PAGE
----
“Medical care is not absolutes. There are many patients that benefit from these medications,” Gharibo told Business Insider.
A quickly changing medical discipline
AP Photo/Blake Davis
In this April 1, 2014, Ernie Merritt demonstrates exercises to reduce back pain at his home in of Saco, Maine. Merritt, who runs a support group for chronic pain patients, supports Medicaid guidelines that promote alternative treatments, including physical therapy, in place of narcotic painkillers.
While interventional procedures and physical therapy like those advocated by Danesh have long been part of the treatment oeuvre, many specialists relied on opioids because they were cheap and covered by healthcare when other options were not. The epidemic has sparked many doctors to advocate a more balanced approach that treats opioids as one option among many.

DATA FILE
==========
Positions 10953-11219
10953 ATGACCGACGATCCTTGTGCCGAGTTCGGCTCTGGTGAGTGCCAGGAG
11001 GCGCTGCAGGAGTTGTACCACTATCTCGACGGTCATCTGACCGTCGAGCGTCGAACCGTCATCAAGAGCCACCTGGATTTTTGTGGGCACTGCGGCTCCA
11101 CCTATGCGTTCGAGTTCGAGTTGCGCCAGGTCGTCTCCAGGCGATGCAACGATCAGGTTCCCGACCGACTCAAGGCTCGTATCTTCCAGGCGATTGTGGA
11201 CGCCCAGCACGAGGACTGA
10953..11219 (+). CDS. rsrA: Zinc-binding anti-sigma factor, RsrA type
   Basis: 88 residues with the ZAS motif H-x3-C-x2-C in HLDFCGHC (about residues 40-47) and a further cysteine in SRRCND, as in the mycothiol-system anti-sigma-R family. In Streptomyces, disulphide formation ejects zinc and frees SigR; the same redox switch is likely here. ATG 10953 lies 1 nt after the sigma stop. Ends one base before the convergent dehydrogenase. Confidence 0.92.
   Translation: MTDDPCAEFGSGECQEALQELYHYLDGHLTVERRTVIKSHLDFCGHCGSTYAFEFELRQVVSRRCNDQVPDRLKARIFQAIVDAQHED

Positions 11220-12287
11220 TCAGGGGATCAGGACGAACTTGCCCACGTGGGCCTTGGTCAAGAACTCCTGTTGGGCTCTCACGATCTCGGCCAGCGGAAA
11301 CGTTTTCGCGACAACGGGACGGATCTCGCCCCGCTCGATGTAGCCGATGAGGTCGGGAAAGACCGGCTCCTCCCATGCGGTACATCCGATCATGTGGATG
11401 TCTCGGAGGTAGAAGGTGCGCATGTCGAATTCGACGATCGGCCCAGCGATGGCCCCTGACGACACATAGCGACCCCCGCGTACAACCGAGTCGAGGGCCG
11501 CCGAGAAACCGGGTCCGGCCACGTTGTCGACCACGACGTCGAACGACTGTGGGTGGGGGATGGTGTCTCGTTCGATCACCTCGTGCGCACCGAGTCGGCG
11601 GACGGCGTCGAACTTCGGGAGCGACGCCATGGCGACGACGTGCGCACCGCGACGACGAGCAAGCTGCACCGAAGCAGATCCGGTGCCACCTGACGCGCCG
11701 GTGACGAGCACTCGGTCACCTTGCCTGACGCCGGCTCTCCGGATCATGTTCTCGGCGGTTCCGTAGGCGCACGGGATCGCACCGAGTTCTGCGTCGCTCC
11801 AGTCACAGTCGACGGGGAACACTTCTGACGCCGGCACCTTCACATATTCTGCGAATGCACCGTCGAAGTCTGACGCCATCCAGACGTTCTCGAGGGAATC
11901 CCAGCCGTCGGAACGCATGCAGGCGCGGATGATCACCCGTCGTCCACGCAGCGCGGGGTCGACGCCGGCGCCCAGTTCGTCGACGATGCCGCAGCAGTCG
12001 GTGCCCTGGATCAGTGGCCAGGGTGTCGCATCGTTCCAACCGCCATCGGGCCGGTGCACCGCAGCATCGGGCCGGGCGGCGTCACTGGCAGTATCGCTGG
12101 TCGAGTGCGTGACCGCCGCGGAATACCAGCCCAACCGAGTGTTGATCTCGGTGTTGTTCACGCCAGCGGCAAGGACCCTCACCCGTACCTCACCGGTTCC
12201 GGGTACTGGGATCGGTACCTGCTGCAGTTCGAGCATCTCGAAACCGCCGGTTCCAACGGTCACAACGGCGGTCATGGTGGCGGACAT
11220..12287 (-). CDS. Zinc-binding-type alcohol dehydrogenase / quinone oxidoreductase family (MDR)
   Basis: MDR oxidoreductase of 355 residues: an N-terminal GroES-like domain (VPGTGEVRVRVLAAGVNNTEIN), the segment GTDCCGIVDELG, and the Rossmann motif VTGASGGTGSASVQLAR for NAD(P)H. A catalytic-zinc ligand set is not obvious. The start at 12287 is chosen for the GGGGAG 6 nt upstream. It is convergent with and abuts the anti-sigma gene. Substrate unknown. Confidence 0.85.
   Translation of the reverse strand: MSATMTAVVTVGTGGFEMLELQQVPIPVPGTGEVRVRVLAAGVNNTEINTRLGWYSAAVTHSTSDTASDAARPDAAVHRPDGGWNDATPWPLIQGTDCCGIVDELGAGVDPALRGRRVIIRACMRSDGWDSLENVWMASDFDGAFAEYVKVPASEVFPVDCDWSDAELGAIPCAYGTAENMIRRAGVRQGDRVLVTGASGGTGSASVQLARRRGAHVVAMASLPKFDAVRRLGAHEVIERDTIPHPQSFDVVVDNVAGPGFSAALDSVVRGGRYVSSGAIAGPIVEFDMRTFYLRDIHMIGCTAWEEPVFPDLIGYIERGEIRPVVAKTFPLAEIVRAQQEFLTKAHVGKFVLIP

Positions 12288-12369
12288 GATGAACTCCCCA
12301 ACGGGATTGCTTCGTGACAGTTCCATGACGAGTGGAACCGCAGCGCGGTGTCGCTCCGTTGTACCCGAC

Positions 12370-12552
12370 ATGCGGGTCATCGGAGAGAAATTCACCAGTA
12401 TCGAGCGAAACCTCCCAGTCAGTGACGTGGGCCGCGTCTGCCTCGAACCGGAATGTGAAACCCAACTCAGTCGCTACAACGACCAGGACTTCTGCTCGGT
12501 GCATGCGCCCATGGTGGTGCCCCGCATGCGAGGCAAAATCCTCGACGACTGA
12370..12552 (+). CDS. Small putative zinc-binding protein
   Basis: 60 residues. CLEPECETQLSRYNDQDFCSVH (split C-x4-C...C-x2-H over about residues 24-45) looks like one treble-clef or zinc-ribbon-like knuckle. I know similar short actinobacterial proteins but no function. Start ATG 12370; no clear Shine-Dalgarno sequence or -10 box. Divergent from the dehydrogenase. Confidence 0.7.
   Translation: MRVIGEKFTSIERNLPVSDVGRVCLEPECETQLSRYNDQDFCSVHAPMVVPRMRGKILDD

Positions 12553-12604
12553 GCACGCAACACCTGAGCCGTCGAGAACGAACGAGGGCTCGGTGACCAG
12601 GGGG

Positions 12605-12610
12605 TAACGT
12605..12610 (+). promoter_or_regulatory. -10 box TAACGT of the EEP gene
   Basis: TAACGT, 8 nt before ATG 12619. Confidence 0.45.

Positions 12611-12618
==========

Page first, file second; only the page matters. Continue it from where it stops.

“We need to stop the reliance on medication,” Dr. Shalini Shah, the director of pediatric pain management at UC Irvine Health told Business Insider. “This light on the opioid epidemic might be just what our specialty needed to be a bit more aggressive in finding new treatment options.”
A major change to the field has come not just in what doctors prescribe, but how they evaluate pain itself.
In the past, doctors were focused on reducing or eliminating their patients’ pain as a benchmark of progress, constantly asking patients to rate their level of pain from 1 to 10. That encouraged doctors to use opioids, repeatedly upping the dosage to massive quantities to try to achieve that goal. Today, specialists are focusing on increasing patients’ function, such as their ability to go to work or move physically, according to Dr. Neel Mehta, the medical director of pain management at Weill Cornell Medical College.
It’s a subtle change that nearly every doctor we spoke to indicated was crucial to reducing opioid overprescribing.